The Museum was started to showcase the heritage of the Indian Railways. Work began for it in 2001 and the museum was inaugurated in March 2002 by then Railway Minister Nitish Kumar. Several additions have been made since then. The museum recently constructed a joy ride for children to teach them about the history of trains. Close to 5,500 people visit the museum every month,[8] comprising mostly students and locals,[3] but the railway struggles from a lack of awareness and publicity despite people's connection and the role of the railway in India's growth.[2][9] While celebrating the museum's 10th anniversary in 2012, the museum announced plans for future growth.[4]

The footfall for August 2017 was 14,792, up from 10,809 visitors in August 2016.[10]

The Future

In 2014, the museum planned to tie up with the Tamil Nadu Tourism Development Corporation (TTDC) to include the museum in its Chennai itinerary and in package tour offers to increase the number of visitors. Other plans include opening a restaurant in an air-conditioned coach, making the exhibits more interactive and creating a park within the premises.[3]

"Another idea in the pipeline is to start a thematic restaurant probably inside a AC train coach. We are in discussions with IRCTC in this regard," he said.

"There is an intention to start night visits also, he said and added 'people will be able to visit the museum at night also much like the night safari in Singapore", he said. He also informed that they are intending to make B Class locomotive of Darjeeling Himalayan Railway (DHR) functional.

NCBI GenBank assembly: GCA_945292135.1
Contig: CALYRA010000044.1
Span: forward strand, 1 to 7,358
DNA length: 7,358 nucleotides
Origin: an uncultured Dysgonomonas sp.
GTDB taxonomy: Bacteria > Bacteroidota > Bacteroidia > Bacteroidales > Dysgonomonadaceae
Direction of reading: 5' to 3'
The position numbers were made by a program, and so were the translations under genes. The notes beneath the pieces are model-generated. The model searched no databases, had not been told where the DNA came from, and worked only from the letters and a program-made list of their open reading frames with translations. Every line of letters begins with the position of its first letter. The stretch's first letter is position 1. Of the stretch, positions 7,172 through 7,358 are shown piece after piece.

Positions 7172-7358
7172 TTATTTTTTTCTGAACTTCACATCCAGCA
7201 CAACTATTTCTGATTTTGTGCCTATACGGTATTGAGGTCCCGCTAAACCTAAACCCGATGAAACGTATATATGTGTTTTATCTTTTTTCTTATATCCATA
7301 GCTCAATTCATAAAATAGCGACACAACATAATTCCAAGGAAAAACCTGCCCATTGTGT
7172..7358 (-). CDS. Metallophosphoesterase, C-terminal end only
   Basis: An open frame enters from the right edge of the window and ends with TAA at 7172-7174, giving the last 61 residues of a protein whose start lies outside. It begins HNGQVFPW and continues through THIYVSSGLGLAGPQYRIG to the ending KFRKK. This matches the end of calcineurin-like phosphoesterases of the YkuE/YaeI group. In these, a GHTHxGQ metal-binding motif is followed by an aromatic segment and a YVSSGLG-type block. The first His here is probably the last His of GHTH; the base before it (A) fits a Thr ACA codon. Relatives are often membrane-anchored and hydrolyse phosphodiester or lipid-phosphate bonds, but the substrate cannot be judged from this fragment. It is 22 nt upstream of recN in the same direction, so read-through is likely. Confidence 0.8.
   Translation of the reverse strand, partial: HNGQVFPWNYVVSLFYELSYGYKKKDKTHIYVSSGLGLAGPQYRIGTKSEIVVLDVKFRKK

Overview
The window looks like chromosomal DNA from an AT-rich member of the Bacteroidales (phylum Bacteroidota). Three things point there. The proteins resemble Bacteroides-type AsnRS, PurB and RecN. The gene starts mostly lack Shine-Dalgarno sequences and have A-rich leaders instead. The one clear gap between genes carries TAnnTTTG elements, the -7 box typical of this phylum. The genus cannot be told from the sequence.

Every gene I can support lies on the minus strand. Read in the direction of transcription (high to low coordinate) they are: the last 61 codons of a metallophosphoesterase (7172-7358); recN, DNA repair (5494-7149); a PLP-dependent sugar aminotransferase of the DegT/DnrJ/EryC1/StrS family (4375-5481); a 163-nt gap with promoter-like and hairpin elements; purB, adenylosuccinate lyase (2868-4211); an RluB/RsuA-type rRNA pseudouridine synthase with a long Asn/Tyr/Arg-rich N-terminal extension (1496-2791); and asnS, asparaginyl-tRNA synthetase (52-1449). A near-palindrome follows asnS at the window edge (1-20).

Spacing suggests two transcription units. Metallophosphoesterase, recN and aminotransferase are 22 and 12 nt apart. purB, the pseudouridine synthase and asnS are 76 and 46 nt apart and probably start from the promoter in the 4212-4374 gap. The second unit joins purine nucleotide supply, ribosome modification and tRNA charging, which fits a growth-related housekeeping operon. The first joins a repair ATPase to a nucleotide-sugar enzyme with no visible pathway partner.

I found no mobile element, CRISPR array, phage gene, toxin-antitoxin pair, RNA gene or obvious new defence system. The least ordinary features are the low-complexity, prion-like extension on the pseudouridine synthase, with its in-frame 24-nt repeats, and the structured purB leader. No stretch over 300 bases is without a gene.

The Chennai Rail Museum will also be documenting the working of steam locomotives, bringing out a book on Railways with an emphasis on how railways were in the 1960s and 1970s, spreading awareness about Bhor Ghat and Thal Ghat.

References

  1. ^ "Meter gauge Diesel locomotive, Western Railway". Regional Railway Museum. Retrieved 2012. 
  2. ^ a b Janardhanan, Arun (20 April 2012). "Here, past comes chugging to you". Times of India. Retrieved 2012. 
  3. ^ a b c d Hamid, Zubeda (22 March 2014). "Rail museum looks to make inroads into tourism". The Hindu. Retrieved 2014. 
  4. ^ a b "Housing the history of Indian Railways for a decade". The Hindu. 20 April 2012. Retrieved 2012. 
  5. ^ "A peep into the Rail Museum". The Hindu Business Line. 28 October 2002. Retrieved 2012. 
  6. ^ "Fowler Ploughing Engine". Retrieved 2012. 
  7. ^ "Outdoor Exhibits: Narrow Gauge Engine (Darjeeling Himalayan Railways)". Regional Railway Museum. Retrieved 2012. 
  8. ^ "Housing the history of Indian Railways for a decade". The Hindu. 20 April 2012. Retrieved 2012. 
  9. ^ Sreevatsan, Ajai (16 August 2010). "Rail museum far from public gaze". The Hindu. Retrieved 2012. 
  10. ^ Rajendra, Ranjani (14 September 2017). "Trainspotting for beginners". The Hindu. Chennai. Retrieved 2017. 

External links

Coordinates: 13°6?1?N 80°12?27?E / 13.10028°N 80.20750°E / 13.10028; 80.20750


  This article uses material from the Wikipedia page available here. It is released under the Creative Commons Attribution-Share-Alike License 3.0.